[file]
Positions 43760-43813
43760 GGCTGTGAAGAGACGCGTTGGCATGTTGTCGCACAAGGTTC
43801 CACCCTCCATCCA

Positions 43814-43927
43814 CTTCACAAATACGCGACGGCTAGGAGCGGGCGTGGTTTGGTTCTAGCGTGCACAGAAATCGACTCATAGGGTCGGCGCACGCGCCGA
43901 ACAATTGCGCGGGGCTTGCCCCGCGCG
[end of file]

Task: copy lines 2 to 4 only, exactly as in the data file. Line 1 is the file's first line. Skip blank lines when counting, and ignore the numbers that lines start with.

43760 GGCTGTGAAGAGACGCGTTGGCATGTTGTCGCACAAGGTTC
43801 CACCCTCCATCCA

Positions 43814-43927